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Residue of a deceased estate – what is it?

Residue – what does the residue of my estate mean?

The residue of a deceased person’s estate is what is left over after the payment of all expenses in connection with the estate.

Expenses include payment of the funeral, costs incurred in the administration of the estate, payment of the deceased’s debts, the discharge of any liabilities of the deceased, and the distribution of any specific gifts made under their will.

Payment of debts

Administration and probate legislation in the states and territories provide that all the assets of a deceased estate are available for the payment of debts, funeral and administration and testamentary expenses where there are sufficient assets in the estate to do so.  That is, the estate is solvent. 

In most jurisdictions the statutes set out an order in which to do this:  click here for links to the legislation.

Where there are insufficient assets for the payment in full of the debts and liabilities of the deceased, that is the estate is insolvent, the provisions of the  Bankruptcy Act 1966 (Cth) apply, which is Commonwealth legislation.

Gifts of residue in a will

The residue of a deceased may be left in the will to the executor named by the deceased on trust to be distributed according to the terms of the will.

The law distinguishes between specific gifts made under a will from those made out of the residue.  Gifts of all or part of the residue are general in nature.

In practical terms it means that those beneficiaries entitled to a gift out of the residue won’t be able to take it until all the debts and estate matters mentioned above have been finalised as part of the administration of the estate; and the amount of residue ascertained. Depending on the complexity and size of the estate working through this process can take some time.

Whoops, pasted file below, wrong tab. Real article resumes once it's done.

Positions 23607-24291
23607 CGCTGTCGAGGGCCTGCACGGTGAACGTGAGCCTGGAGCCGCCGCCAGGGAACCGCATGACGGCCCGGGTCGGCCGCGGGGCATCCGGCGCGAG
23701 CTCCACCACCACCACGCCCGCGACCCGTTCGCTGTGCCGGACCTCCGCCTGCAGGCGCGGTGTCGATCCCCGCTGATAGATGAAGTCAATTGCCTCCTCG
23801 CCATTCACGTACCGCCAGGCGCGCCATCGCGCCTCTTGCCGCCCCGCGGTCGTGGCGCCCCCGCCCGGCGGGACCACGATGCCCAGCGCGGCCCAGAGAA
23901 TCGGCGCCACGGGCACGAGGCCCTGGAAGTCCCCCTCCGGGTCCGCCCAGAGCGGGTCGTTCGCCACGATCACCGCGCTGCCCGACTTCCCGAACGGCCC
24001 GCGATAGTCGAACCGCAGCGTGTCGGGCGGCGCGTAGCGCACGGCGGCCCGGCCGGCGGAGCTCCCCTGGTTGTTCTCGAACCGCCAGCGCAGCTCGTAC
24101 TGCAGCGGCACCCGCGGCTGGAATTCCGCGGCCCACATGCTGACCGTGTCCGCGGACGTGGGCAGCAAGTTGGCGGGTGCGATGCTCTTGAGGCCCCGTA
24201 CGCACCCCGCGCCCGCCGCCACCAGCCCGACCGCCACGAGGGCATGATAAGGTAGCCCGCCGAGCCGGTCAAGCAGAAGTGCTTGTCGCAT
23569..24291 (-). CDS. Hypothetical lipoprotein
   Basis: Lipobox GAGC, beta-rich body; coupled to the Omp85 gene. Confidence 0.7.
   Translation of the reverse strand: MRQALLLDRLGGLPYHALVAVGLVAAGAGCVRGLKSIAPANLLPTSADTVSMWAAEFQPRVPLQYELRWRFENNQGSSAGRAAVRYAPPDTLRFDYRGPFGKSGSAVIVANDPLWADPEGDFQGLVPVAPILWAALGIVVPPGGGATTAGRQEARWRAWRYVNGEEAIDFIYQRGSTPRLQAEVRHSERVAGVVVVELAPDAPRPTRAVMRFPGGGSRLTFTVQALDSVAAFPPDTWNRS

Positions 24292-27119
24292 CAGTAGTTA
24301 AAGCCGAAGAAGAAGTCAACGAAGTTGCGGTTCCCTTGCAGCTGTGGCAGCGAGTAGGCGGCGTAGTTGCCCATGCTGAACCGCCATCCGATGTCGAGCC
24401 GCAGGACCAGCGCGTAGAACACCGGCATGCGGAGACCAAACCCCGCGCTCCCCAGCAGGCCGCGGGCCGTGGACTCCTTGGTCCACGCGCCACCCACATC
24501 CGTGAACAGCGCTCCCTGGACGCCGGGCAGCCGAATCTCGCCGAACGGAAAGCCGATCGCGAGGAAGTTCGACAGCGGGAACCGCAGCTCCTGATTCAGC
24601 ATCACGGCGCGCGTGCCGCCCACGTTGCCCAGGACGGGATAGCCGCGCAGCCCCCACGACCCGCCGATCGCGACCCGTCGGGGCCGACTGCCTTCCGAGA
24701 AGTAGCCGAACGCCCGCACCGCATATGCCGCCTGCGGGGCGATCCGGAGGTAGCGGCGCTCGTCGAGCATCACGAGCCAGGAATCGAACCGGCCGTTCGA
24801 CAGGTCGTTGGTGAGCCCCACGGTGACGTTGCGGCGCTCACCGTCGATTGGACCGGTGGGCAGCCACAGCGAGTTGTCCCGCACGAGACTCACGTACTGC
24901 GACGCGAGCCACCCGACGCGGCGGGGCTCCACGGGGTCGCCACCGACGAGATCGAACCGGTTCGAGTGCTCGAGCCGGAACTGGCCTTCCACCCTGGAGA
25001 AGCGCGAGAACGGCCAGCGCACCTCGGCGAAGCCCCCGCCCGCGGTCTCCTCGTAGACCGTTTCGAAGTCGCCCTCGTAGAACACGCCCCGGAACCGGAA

At the time of making a will what might seem reasonable between beneficiaries receiving specific gifts versus those receiving residue might well be different at the date of death, with the passing of time and the economic impact on asset values. 

Personal items such as jewellery and furniture are not always the subject of specific gifts in a will.  It is advisable to seek professional financial, accounting and legal advice and update regularly.

Residue and dying intestate (without a will)

The meaning of what constitutes the residue and residuary estate for someone who has not made a will and died intestate is the same.

When can the residue amount be determined?

Basically after the estate has been administered.  That is when the executor has

  • provided for or paid all debts and testamentary expenses (being those debts incurred in administering the estate such as funeral and burial costs); and
  • paid the distributions of legacies or their payment provided for, it should be possible to ascertain the net residue.

Income tax liabilities of executors, administrators and beneficiaries

As to when income tax liability on income from the trust estate arises for the executor, administrator and beneficiary regarding a deceased estate, visit the Australian Taxation Office site for information on this topic. Consult the services of a qualified accountant and lawyer for assistance.

The Australian Commissioner of Taxation has described when the present entitlement of executors and beneficiaries arises during administration of deceased estates in Taxation Ruling IT 2622.  This Ruling is based on a case from the Australian High Court1 and other cases and tax legislation.

1. FCT v Whiting (1943) 68 CLR 199

B Stead
BHS Legal
20 September 2014, last updated 27 May 2021


residue, deceased estate, wills, making a will, administration, probate

Important notice: This article is intended for general interest and information only. It contains general information and is not specific to anyone’s personal circumstances. It is not legal advice nor should it be used as such. Always consult a legal practitioner for specialist legal advice specific to your needs and circumstances and rely upon that. While every effort is made to ensure accuracy at the time of writing applicable laws may change.

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